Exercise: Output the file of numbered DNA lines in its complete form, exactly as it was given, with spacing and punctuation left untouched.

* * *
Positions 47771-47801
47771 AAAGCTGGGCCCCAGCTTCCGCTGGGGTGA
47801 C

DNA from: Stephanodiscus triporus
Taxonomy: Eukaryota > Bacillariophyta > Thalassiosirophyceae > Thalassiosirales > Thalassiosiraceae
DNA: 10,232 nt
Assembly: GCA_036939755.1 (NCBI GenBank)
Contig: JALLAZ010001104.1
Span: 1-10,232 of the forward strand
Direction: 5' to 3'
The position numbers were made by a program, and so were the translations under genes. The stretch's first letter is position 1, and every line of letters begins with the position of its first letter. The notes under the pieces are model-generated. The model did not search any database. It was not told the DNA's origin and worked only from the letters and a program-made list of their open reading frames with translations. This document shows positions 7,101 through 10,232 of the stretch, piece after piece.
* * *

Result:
Positions 47771-47801
47771 AAAGCTGGGCCCCAGCTTCCGCTGGGGTGA
47801 C

DNA from: Stephanodiscus triporus
Taxonomy: Eukaryota > Bacillariophyta > Thalassiosirophyceae > Thalassiosirales > Thalassiosiraceae
DNA: 10,232 nt
Assembly: GCA_036939755.1 (NCBI GenBank)
Contig: JALLAZ010001104.1
Span: 1-10,232 of the forward strand
Direction: 5' to 3'
The position numbers were made by a program, and so were the translations under genes. The stretch's first letter is position 1, and every line of letters begins with the position of its first letter. The notes under the pieces are model-generated. The model did not search any database. It was not told the DNA's origin and worked only from the letters and a program-made list of their open reading frames with translations. This document shows positions 7,101 through 10,232 of the stretch, piece after piece.